Home developer didn’t violate law by giving Arel discount

CONCORD – In 1998, Nashua real-estate developer John Stabile sold Maurice Arel a $339,564 custom-built home at cost, essentially giving the then-Pennichuck Corp. president a $70,000 discount.


“We’d had a long-term business relationship. The company agreed to build a house at cost for professional courtesy. I’m not publicly traded and can do that,” Stabile said Thursday.

“In business, there are times when you decide that you’re going to give a discount on your business. You make those business decisions.”

The U.S. Securities and Exchange Commission’s investigation into the Pennichuck case shows Stabile did not commit any wrongdoing, said New Hampshire Securities Director Mark Connolly.

Arel was charged with securities fraud, however, because he said in Pennichuck’s 1998 annual report that his home purchase was made under “the same as the terms which would be given to any independent third-party purchaser.”

Still, Stabile’s name is mentioned throughout SEC filings in the case because he had 10 real estate deals worth about $36 million with Southwood Corp., the real-estate subsidiary of Pennichuck. Southwood did business only with Stabile’s companies.

Jeffrey Spill, deputy director of the state securities bureau, said Southwood would transfer unappraised land to Stabile, as an individual, at no immediate cost. Stabile would then pay back the purchase price when homes sold.

Stabile’s companies were responsible for building the structures, clearing the land, doing the land development, and selling and marketing the property, Spill said.

“Mr. Stabile profited, and his companies profited,” he said.

State securities documents reveal that Stabile profited at least $2 million from the joint residential ventures. Arel failed to disclose those figures, as well.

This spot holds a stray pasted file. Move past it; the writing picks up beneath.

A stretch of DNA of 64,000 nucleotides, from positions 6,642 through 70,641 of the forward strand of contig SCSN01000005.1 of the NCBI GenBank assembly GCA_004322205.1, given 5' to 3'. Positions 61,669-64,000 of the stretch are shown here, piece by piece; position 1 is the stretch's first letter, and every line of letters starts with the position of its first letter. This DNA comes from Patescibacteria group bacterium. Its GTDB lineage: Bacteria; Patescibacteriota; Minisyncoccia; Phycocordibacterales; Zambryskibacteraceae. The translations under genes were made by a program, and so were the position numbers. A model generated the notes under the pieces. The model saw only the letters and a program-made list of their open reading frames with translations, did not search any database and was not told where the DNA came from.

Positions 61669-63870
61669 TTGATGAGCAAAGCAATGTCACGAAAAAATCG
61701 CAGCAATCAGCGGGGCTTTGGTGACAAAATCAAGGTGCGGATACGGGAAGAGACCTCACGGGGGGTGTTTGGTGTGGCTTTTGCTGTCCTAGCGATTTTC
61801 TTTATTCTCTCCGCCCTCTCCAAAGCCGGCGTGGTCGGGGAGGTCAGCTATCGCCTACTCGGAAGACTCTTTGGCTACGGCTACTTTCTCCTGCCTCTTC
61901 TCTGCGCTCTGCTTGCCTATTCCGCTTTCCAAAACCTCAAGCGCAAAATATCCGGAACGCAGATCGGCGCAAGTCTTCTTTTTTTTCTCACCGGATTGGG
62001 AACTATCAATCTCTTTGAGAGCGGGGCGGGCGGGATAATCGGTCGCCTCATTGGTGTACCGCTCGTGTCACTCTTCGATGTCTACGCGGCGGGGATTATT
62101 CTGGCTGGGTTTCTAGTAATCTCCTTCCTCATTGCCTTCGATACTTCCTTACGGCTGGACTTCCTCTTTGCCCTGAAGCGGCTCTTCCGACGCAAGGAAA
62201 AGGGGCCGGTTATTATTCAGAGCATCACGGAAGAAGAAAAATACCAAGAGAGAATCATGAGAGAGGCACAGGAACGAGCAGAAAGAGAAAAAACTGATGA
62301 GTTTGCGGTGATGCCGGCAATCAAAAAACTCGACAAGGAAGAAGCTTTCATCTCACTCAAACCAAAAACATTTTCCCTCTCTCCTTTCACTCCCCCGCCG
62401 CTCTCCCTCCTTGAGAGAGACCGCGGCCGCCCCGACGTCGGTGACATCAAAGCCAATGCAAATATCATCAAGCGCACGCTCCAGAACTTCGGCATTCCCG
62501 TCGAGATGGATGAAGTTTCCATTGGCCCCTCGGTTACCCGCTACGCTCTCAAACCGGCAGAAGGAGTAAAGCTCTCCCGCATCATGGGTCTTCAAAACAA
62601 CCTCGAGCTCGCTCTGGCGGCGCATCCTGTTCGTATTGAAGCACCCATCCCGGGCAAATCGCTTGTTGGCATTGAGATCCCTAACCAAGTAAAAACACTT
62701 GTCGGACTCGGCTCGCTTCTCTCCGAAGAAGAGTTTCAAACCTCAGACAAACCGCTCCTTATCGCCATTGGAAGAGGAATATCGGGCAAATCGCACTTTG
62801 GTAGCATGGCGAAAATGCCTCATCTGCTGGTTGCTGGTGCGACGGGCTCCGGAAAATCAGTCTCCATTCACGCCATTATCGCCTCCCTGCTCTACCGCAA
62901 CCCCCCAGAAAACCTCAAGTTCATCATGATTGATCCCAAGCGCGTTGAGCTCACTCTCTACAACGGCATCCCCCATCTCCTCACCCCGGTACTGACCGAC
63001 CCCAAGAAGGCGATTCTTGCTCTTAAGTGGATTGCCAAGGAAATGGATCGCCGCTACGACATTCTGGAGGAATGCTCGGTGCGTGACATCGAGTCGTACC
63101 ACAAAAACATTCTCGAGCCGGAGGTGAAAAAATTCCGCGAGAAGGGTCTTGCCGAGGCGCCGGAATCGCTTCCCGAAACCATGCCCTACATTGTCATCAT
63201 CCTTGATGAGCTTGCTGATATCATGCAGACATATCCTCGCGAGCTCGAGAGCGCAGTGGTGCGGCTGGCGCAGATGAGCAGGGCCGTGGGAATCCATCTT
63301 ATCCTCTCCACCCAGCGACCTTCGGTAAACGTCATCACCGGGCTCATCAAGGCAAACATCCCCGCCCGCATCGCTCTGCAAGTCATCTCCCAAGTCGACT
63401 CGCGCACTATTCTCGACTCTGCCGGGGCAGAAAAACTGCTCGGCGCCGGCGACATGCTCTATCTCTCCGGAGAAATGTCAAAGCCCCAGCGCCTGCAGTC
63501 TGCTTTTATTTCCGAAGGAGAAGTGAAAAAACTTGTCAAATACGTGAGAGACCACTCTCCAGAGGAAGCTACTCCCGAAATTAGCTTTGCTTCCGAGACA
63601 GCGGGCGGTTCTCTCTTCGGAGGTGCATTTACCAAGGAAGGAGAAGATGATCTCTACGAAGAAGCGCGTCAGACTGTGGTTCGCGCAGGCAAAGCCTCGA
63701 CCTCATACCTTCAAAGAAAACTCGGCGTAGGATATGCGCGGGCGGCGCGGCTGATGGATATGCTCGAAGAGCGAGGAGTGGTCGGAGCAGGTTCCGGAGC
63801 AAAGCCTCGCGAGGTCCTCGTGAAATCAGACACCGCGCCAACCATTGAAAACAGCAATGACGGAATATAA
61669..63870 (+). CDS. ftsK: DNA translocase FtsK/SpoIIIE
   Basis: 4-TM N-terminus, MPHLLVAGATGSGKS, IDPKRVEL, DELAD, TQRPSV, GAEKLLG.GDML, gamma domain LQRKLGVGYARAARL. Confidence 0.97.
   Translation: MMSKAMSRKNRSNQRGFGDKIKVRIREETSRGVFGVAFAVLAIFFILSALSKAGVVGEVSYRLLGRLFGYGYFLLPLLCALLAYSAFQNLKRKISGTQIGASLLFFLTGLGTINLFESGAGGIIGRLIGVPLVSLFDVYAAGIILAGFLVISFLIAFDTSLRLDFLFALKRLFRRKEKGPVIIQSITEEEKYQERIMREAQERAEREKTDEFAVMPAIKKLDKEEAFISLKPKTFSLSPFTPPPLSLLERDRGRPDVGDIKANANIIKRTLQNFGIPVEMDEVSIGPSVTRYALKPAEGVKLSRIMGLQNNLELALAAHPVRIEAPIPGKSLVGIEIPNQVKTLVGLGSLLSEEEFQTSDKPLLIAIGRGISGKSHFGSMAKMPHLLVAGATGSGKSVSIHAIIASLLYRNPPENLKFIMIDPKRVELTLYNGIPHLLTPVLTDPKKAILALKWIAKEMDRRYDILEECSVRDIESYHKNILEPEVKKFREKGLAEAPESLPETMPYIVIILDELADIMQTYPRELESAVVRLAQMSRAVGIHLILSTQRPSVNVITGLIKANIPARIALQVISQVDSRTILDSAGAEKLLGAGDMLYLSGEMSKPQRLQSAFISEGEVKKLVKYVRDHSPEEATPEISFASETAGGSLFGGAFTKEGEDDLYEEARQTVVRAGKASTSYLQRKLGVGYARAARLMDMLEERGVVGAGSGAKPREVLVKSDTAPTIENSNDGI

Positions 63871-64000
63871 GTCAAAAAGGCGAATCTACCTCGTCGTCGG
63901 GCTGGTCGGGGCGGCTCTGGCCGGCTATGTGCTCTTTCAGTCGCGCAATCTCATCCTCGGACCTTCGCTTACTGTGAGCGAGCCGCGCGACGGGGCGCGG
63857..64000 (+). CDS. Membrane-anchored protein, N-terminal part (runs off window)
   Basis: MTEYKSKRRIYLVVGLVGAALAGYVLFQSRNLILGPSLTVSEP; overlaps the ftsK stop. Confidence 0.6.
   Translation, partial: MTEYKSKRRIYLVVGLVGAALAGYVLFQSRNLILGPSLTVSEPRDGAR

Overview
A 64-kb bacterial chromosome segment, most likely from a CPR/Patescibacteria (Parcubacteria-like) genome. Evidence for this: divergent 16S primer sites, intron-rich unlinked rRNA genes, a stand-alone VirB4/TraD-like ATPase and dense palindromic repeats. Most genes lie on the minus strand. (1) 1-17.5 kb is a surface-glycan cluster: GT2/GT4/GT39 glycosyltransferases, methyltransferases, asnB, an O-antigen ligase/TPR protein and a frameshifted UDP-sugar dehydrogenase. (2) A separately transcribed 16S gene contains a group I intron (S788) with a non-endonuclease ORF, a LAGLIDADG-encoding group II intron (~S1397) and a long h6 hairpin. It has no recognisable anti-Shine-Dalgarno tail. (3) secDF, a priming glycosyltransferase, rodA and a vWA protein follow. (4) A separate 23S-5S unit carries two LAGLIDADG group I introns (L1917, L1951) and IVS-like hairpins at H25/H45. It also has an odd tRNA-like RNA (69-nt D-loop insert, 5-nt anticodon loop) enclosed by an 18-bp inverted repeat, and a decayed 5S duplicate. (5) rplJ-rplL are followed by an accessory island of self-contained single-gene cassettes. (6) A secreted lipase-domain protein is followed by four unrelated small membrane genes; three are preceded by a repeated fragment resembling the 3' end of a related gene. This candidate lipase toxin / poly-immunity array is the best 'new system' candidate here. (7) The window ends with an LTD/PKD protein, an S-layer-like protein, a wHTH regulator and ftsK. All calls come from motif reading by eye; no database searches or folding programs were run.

Stabile declined to comment on any profit he made.

“In our opinion he had a fairly sharp pencil and he was a diligent businessman and got the best business he possibly could,” Connolly said. “We have no reason to investigate Mr. Stabile.”

The former Republican state senator did acknowledge giving Arel a deal on his 3,455-square-foot home at 6 Fireside Circle. Stabile built the home at cost and gave Arel a $10,000 discount.

Stabile didn’t charge Arel for the standard 10 percent home-building markup or 6 percent real estate commission, and Arel didn’t pay a $12,000 lot premium for one of the largest lots in the subdivision.

Stabile said he had a 20-year relationship with Arel, and “we had done everything with a handshake.”

As of Thursday afternoon, Stabile had not seen Arel in the past year, aside from occasionally bumping into him, he said. But they are still friends.

“Once this started, I think both of us were advised to keep our own counsel,” Stabile said.

The developer said he has given discounts on homes and buildings “numerous times,” though he doesn’t do it every day because it would put him out of business.

“When I did the Children’s Home in Nashua, I did it at my cost . . . This is not something new for me,” he said.

Stabile said he had no reason not to cooperate with the investigation and provided more than 13,000 pages of records to the SEC.

“I know people are going to want to read into the story, but I feel that I responded to this entire process as professionally as I possibly could,” he said. “I value my integrity and the opinion of my integrity very highly.”